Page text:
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Little Loom House – Slice of the City

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Little Loom House – Slice of the City

Kaelyn Harris

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  East of Iroquois Park on Kenwood Hill Road sits a collection of cabins known as the Little Loomhouse. People of all ages interested in knitting, spinning, and, of course, looming are invited to participate in their activities and events. Originally built in the 1860s, the cabins can be hard to find, but now they’re no more than a Google search away.

The Loomhouse has a unique past worth sharing, as history has been made there. Most notably, the words to “Happy Birthday to You” were first sung by the Hill sisters in the Esta Cabin, the main building.

After the cabins had expanded from one to three, the property passed to Lou Tate, a nationally recognized master weaver who had grown up in Louisville, attending the Louisville Girls High School (which would later become duPont Manual High School) and the University of Louisville, among other institutions. Eleanor Roosevelt herself commissioned pieces from Tate.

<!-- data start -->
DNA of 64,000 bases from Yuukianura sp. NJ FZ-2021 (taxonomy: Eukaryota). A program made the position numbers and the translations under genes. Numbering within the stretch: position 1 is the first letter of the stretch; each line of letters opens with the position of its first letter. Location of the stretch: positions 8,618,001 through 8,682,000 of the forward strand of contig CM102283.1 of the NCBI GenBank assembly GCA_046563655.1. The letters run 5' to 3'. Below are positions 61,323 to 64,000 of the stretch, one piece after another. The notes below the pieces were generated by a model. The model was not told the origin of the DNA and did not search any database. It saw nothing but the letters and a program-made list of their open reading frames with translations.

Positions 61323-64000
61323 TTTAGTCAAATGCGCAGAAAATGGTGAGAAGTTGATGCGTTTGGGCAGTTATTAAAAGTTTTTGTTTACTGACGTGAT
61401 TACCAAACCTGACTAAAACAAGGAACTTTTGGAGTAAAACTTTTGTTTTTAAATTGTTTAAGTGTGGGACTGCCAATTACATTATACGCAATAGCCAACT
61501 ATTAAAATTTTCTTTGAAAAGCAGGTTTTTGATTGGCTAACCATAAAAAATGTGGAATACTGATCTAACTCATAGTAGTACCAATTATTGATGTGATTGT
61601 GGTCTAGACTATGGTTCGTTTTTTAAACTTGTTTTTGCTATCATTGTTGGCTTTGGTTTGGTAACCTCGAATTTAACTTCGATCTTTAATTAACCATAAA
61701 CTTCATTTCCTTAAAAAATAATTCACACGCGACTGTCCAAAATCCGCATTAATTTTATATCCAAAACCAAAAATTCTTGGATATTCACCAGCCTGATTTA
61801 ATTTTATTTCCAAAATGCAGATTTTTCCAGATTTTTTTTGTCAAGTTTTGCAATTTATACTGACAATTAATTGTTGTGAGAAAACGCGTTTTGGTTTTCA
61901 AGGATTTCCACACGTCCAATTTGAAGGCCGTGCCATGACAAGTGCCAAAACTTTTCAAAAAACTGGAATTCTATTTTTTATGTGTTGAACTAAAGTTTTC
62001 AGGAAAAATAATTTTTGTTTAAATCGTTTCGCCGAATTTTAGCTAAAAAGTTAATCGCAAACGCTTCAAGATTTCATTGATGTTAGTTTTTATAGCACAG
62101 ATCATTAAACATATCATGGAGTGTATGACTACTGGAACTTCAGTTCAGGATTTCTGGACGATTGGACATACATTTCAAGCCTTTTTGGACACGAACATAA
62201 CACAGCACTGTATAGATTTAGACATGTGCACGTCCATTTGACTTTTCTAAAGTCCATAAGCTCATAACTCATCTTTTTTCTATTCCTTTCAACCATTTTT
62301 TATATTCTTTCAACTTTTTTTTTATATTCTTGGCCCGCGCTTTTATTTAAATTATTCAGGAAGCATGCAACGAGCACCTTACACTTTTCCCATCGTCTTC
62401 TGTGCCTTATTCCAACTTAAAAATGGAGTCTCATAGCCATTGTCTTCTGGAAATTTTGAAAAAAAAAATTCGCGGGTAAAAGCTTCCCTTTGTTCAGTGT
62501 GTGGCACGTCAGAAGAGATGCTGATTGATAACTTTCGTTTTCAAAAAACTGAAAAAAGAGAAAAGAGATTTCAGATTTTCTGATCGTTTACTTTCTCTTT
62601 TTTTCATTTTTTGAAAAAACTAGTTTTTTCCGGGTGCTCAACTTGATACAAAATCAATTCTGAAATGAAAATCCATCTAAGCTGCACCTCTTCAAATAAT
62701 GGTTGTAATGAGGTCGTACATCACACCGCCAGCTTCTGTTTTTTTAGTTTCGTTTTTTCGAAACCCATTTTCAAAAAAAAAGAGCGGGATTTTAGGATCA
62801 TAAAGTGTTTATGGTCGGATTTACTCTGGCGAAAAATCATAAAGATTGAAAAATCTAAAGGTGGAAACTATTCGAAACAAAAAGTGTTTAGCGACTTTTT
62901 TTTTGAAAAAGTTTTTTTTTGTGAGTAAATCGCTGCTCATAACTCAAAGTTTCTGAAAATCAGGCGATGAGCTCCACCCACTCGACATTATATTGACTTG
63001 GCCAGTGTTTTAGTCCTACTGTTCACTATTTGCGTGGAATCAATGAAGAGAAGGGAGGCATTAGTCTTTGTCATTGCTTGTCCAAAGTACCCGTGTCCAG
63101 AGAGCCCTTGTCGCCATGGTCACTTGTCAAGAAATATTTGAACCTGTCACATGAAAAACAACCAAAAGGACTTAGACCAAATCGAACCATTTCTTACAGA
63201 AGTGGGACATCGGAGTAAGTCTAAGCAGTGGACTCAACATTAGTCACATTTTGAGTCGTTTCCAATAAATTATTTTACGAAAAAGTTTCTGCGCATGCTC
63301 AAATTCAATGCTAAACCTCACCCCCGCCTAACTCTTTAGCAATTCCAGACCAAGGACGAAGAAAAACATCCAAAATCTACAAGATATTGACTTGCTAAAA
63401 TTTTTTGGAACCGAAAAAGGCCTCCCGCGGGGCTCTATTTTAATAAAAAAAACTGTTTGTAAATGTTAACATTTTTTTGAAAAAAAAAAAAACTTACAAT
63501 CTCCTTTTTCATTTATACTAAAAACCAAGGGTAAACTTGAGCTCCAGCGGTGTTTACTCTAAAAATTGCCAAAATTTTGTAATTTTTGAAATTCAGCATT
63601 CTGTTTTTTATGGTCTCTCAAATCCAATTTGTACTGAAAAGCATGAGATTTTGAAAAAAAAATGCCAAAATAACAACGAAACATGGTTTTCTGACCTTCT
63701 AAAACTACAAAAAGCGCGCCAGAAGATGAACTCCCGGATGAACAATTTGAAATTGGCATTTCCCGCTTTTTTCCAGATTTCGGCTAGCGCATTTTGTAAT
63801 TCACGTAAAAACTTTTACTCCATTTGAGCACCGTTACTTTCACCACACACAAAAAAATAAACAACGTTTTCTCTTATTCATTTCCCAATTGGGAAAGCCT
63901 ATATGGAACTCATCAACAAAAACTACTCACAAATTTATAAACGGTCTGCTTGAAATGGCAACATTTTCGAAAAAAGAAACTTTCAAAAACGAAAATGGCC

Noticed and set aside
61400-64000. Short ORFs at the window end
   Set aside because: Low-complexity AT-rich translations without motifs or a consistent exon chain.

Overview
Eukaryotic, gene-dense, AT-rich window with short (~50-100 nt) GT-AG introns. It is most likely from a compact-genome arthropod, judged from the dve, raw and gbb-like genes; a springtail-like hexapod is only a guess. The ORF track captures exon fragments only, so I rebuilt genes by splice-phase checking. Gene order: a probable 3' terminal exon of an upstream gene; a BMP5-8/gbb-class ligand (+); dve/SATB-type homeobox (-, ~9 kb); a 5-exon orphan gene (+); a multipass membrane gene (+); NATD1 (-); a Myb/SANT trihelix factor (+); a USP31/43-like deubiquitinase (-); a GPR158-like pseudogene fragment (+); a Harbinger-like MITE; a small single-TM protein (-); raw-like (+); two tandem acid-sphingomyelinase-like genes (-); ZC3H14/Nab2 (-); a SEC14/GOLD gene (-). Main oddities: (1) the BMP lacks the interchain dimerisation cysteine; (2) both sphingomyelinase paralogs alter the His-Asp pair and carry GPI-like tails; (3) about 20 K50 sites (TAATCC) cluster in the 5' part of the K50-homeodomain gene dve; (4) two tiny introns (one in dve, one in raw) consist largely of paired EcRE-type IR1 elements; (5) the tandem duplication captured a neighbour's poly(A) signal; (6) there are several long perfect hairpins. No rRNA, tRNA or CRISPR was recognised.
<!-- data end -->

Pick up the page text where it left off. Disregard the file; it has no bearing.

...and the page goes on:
Tate sought to make weaving more accessible and less time consuming. She set up her workshop in the cabins, creating a cultural art hub for local artists, musicians, writers, and weavers. In the 1960s, artists hung their creations in the trees as musicians played from the cabin rooftops. Though the Little Loomhouse no longer hosts these shows, they feature local artists and create a monthly exhibit about a significant historical event.

Along with afternoon classes, youth can attend summer camps that run alongside regular adult classes. To get involved, visit littleloomhouse.org. •

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A newsmagazine by and for the youth of Louisville
Little Loom House – Slice of the City